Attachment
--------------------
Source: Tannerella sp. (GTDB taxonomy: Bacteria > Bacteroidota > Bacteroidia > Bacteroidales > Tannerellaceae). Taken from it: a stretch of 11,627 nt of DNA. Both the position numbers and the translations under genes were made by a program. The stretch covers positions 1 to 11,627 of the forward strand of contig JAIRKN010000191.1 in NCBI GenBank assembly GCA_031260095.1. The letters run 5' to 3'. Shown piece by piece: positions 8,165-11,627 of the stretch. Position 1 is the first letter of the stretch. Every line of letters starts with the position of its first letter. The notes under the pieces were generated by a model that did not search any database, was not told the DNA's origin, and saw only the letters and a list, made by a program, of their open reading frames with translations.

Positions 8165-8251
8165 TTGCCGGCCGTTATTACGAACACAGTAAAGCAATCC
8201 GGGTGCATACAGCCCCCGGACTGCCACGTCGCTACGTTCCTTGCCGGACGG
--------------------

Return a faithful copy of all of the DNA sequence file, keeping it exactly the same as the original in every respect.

Source: Tannerella sp. (GTDB taxonomy: Bacteria > Bacteroidota > Bacteroidia > Bacteroidales > Tannerellaceae). Taken from it: a stretch of 11,627 nt of DNA. Both the position numbers and the translations under genes were made by a program. The stretch covers positions 1 to 11,627 of the forward strand of contig JAIRKN010000191.1 in NCBI GenBank assembly GCA_031260095.1. The letters run 5' to 3'. Shown piece by piece: positions 8,165-11,627 of the stretch. Position 1 is the first letter of the stretch. Every line of letters starts with the position of its first letter. The notes under the pieces were generated by a model that did not search any database, was not told the DNA's origin, and saw only the letters and a list, made by a program, of their open reading frames with translations.

Positions 8165-8251
8165 TTGCCGGCCGTTATTACGAACACAGTAAAGCAATCC
8201 GGGTGCATACAGCCCCCGGACTGCCACGTCGCTACGTTCCTTGCCGGACGG